The Allure of Tools
Why is it that writers who seem most obsessed with the tools of the writing trade — word processors, flowcharts, computer technology, special pens, etc. — never seem to write anything?
I've met quite a few "writers" like that. One guy, who was part of a writer's group that I attend until he finally admitted that he never actually wrote anything, seemed particularly fascinated by computer programs that supposedly help novelists do their thing.
How on earth can a piece of software help a novelist do his thing? I'll never know. The best help that I ever got was from a clean, sharp rule on a white piece of paper. It was just begging me to put something on it, and I was helpless to resist.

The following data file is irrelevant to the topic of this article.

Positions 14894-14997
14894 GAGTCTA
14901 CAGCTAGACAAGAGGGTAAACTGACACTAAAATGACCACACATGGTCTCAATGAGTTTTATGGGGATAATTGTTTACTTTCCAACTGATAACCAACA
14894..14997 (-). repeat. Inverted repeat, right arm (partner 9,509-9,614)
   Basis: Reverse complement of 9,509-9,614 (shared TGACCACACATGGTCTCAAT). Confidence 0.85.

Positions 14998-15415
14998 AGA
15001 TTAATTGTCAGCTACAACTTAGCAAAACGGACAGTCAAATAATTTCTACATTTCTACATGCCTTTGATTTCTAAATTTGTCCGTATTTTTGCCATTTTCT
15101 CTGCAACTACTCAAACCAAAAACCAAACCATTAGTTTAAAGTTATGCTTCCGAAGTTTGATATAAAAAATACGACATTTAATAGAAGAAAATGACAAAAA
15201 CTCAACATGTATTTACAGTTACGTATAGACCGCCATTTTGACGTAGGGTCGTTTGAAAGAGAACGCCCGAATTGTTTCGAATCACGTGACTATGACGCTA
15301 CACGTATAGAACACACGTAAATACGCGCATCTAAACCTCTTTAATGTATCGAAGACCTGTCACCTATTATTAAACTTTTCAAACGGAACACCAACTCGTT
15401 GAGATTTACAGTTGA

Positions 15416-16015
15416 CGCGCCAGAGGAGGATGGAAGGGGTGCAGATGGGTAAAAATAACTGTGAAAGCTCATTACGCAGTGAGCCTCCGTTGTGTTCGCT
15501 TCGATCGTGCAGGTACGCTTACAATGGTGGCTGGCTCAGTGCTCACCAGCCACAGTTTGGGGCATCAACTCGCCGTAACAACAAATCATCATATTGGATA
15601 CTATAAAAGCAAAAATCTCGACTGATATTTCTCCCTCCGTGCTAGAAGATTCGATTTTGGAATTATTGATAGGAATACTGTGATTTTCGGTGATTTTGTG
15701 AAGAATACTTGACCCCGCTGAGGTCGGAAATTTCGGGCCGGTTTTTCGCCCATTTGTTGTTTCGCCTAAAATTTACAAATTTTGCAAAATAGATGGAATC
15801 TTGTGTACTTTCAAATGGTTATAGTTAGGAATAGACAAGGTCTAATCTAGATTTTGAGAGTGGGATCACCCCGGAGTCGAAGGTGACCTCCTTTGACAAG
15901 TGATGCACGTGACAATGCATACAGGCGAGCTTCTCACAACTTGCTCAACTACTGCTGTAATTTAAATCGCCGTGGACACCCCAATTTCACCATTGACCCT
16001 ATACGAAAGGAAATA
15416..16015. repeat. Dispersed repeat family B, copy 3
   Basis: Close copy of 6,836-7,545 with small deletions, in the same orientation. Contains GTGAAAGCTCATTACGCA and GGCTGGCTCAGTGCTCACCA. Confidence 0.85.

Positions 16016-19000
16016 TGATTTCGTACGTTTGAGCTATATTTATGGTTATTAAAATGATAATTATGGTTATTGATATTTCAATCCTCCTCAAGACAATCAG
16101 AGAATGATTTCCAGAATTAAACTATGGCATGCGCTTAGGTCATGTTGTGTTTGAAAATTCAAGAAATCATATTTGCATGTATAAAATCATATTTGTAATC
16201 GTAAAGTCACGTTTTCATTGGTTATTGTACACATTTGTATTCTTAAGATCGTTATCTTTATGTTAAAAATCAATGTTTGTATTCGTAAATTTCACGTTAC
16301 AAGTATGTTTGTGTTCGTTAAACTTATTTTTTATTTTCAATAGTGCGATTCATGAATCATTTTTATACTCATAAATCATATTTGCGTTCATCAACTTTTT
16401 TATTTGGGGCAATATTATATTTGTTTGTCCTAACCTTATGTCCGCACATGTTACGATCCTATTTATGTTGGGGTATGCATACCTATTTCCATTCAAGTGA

That's why my current best friend is my moleskine, which is a small notebook of thinly ruled, off-white paper. My second-best friend is a gel pen, because it doesn't make my fingers tired. And my third best friend is a little 12-inch notebook computer that I got for about $75, although it would have cost only $50 if I hadn't asked for a special battery and a case. It also came with a bunch of Atari stickers on top, but my friend didn't charge me for those. I love it because it has a very clear screen, it weighs almost nothing, and I doubt that anyone will steal it.
But these three gadgets combined comprise only about 3% of my tool set. The other 97% involve my senses of seeing, tasting, touching, hearing, and smelling (say, 25%), and my gray matter (say, 70%). The remaining 2% remains unaccounted for at this time.
Labels: art of writing